What do you think of virtual patients?

A report from the ‘Virtual Patients and Simulation in Medical Education” mini-symposium.

Sian Claire Owen

Network cableOn January 16th 2010 teachers, learning technologists and students attended the ‘Virtual Patients and Simulation in Medical Education’ mini-symposium held at Maastricht University in The Netherlands.

The aim of the symposium was to highlight the value of using virtual patients and simulations in medical education.

Guest speakers included Professor Guid Oei from Maxima Medical Centre in Eindhoven, the Netherlands, Terry Poulton from St George’s University of London, Bas de Leng from Maastricht University in The Netherlands, and Sören Huwendiek from the University of Heidelberg in Germany.

The speakers focused on various aspects of virtual patients and simulation – including the role of virtual patients (VPs) in assessment, integration of VPs into the medical curricula, and the importance of emotional and phenomenal realism in simulated emergency scenarios.

VPs are “Great, and confusing”

At the end of the symposium, delegates were asked: “What do you think of virtual patients?”

“Great, and confusing” was the general consensus. Two major issues were raised: the effort and financial cost associated with creating VPs.

As Sören Huwendiek explains: “The cost depends totally on the case. Some simple virtual patients can take around 20 hours to create, but those which require in-depth explanations from specialists, or which have multi-media added can take up to 160 hours.”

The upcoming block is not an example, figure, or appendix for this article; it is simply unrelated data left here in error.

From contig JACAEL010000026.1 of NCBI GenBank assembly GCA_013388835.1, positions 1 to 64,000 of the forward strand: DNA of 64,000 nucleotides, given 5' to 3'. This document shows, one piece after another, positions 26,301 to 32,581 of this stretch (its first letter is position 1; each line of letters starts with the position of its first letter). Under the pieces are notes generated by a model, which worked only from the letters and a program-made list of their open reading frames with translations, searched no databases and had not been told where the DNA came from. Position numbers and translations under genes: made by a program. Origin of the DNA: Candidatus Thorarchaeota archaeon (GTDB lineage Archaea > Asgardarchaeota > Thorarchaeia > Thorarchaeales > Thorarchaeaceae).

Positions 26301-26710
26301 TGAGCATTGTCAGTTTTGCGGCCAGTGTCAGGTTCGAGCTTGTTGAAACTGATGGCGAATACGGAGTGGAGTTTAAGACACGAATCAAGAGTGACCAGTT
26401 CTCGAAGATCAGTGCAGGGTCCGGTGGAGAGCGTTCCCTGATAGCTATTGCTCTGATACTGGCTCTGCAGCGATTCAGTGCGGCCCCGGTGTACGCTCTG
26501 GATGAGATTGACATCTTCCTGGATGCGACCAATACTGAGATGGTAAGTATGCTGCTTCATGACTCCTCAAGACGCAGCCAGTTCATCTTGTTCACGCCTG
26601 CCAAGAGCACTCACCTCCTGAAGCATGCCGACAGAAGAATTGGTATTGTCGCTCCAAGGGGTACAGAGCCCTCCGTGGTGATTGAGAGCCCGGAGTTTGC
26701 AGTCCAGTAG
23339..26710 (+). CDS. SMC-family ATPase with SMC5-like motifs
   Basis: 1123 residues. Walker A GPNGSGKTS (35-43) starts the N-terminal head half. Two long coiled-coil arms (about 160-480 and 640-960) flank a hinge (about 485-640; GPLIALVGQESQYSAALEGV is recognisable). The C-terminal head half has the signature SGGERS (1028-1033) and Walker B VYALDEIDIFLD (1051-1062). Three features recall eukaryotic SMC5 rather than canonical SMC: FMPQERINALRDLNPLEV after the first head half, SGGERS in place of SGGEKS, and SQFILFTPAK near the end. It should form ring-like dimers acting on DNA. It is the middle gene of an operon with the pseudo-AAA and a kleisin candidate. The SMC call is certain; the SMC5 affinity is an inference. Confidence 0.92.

Even creating simple VPs will be more labour-intensive than creating paper-based cases, and it stands to reason that the more sophisticated the VP the higher the cost.

However, as Terry Poulton from St George’s University of London says: “It can take up to four times as much time to make an interactive case compared to the paper-based cases. But we need to look at the boundaries. Technology is improving all the time, and gradually the cost will come down.”

“We know that VPs have their place, but where?”

Delegates felt that it was important not to replace real patients with VPs or simulations. However, as patients spend less time in hospital, students are often unable to spend a great deal of time with real patients. Reduced contact with the patients is a problem encountered across Europe, and VPs are a useful tool for bridging that gap.

VPs are not designed to replace real-patient contact, but they can help students develop their clinical reasoning skills. As Sören Huwendiek explains: “Students themselves are aware of the value of using a wide range of tools that, in the right context can be very powerful. But they also appreciate that VPs will not supersede real-patient contact.”

Virtual patients can bridge the gap

This symposium gave eViP members a valuable opportunity to explain the place of VPs and simulation in medical education.

The main aim of eViP is to create a bank of VPs that are freely available under a Creative Commons License. The ability to share, repurpose and enrich the bank of existing VPs addresses issues of effort and financial cost.

Chara Balasubramaniam, eViP Programme Manager from SGUL explains: “The time, effort and cost of creating VPs is one of the major reasons behind the current levels research into virtual patients.”

“The full bank of eViP VPs will be available for people to use from September 2010 onwards.”

For further information please explore the eViP website or contact us

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